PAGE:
As our summer ends and we head into autumn our diversity and inclusion work is focused on history months. These are important events in the inclusion calendar and are worthy of the time and resources we commit to recognising them.
These months really do matter. We should be celebrating our rich and diverse cultural history every day, every month. We must acknowledge the skills of people with disabilities and embrace the super powers of being neuro divergent for Disability history month and Purple Light Up day and absolutely understand the origins of Stonewall during LGBT history month. The success of these months is raising awareness, sharing stories and facts we may not have heard before, activating our allyship and widening our understanding of the lived experiences that differ from our own. It is a chance to act and cite these events as the moment you were awakened to the injustices and disparities that are both historical and current for marginalised groups.
Black history month in October coincides with Speak Up month and world mental health awareness day. Bit crowded you think, one will outshine the other?. Not really, we can share these spaces and no one fits into one box, intersectionality is real. Speaking up has brought black history month to the fore, allowing voices to be heard, names spoken of those overlooked in our story telling of our past. The impact on mental health and wellbeing is well documented and a big contributor to health inequalities across the world.
Black history month was first celebrated in the UK in 1987 and has grown each year. It is a catalyst for us all to reflect on our understanding of history and delve deeper into our nation's true story. An opportunity to acknowledge that whilst we believe we are a nation of fairness and equality there is so much work to do to bring this ambition to life.
I had a conversation a few years ago with an amazing nurse who was deeply offended that their organisation was running events that reminded them they were different. It was, at times, a challenging discussion and hard to hear – someone who came to work and felt they belonged and suddenly their “difference” was being laid bare and people were asking them about their heritage and history. The curiosity was making them feel uncomfortable. I came away with a sense of not knowing how to resolve this, then realising I couldn’t resolve it. Everyone holds their own view of themselves, how they assimilate into their workplace, feel at peace in their community and personal space. It's not for corporate organisations to run these events, it has to be more than jerk chicken and jollof rice in the staff canteen – as lovely as that is its not enough. It's for people to come together in networks and allyship groups and lead this work. Putting a black history month banner on websites and social media feeds is an act of allyship. Its also a public statement and that needs to be followed up by actions, living the values of inclusion and valuing diversity for every day of the year.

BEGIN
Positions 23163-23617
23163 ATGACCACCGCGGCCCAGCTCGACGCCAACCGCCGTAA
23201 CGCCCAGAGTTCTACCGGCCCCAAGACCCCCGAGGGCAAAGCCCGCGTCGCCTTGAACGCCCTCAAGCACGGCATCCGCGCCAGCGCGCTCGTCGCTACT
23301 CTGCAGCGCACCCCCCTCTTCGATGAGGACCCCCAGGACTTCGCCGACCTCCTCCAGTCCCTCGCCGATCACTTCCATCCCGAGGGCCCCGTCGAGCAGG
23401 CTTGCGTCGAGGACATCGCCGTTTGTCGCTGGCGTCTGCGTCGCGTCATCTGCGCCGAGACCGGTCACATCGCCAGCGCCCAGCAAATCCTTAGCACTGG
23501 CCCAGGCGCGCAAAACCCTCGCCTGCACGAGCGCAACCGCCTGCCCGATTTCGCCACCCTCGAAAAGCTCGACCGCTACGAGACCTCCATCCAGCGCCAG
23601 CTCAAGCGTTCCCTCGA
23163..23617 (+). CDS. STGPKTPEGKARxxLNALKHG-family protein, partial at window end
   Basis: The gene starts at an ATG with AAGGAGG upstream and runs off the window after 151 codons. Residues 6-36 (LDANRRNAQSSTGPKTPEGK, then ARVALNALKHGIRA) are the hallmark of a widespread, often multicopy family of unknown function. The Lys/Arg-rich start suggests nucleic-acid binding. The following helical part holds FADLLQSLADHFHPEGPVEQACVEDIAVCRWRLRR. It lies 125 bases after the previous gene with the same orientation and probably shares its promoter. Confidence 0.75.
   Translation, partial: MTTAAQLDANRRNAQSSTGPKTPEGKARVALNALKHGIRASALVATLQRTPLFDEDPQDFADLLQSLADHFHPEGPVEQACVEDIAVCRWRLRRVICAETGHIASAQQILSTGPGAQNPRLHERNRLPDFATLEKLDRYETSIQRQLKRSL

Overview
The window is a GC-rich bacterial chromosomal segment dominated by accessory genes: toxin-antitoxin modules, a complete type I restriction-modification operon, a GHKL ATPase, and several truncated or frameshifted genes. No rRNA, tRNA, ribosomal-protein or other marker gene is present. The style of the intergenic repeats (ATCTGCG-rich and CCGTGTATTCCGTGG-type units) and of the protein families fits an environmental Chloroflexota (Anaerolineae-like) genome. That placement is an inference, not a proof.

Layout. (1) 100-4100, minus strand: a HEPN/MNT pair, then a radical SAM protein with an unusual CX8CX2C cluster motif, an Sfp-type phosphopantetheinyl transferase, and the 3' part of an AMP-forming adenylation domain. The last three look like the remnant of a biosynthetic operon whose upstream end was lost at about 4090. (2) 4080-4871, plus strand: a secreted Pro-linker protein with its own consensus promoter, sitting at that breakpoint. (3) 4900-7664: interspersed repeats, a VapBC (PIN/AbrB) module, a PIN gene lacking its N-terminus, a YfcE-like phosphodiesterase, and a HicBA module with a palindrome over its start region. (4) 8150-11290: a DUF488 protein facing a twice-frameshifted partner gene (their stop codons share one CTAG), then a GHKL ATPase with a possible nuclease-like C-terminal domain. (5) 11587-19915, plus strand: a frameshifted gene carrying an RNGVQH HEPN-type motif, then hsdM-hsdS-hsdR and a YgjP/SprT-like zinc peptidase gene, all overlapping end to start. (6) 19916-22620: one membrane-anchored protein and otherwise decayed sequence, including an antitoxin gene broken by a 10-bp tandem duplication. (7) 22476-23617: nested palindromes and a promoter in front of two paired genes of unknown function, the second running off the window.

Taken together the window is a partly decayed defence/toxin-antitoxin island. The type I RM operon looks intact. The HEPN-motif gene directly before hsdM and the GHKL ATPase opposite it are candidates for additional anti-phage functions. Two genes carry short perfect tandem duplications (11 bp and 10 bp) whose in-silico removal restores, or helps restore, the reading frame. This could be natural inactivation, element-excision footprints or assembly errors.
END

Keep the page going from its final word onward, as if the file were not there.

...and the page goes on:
I recently visited a local hospital for an appointment. The sign above the entrance proudly displayed “Mary Seacole Wing”.
I had some time to spare so I thought I would ask a few people milling about what they knew about Mary and why her name was above the door – general responses were “probably a local MP”, “did they make a big donation?” “not sure, member of the royal family?”. One person did say they thought they were a famous nurse. The closest guess but still not the recognition for their work in the Crimean War, where Florence Nightingale is our recognised heroine. The intention with the naming is good, more information to help people understand the historical relevance is just as important (it was probably there somewhere, I just didn’t have time to find it before my appointment!).
This year Black History Month is “Saluting our Sisters”. Celebrating the brave and courageous Black women through history who have changed our world for the better and whose names have been forgotten. Let’s speak their names and keep their achievements alive in our education and learning of the past we have rewritten.
I will be listening to Brit(ish) on audible by Afua Hirsch, exploring race, identity and belonging. A topic that is the key thread of my work every day as a Diversity and Inclusion lead, but the knowledge bank is never full.
So, jump right in this October, join events, acknowledge you have so much to learn and unlearn about our history. If you have staff networks or employee resource groups actively join their discussions and meetings this month, leave what you think you know at the door and open your mind to the real stories of our past, present, and future.
About the Author
Debbie Robinson is an experienced Diversity and Inclusion practioner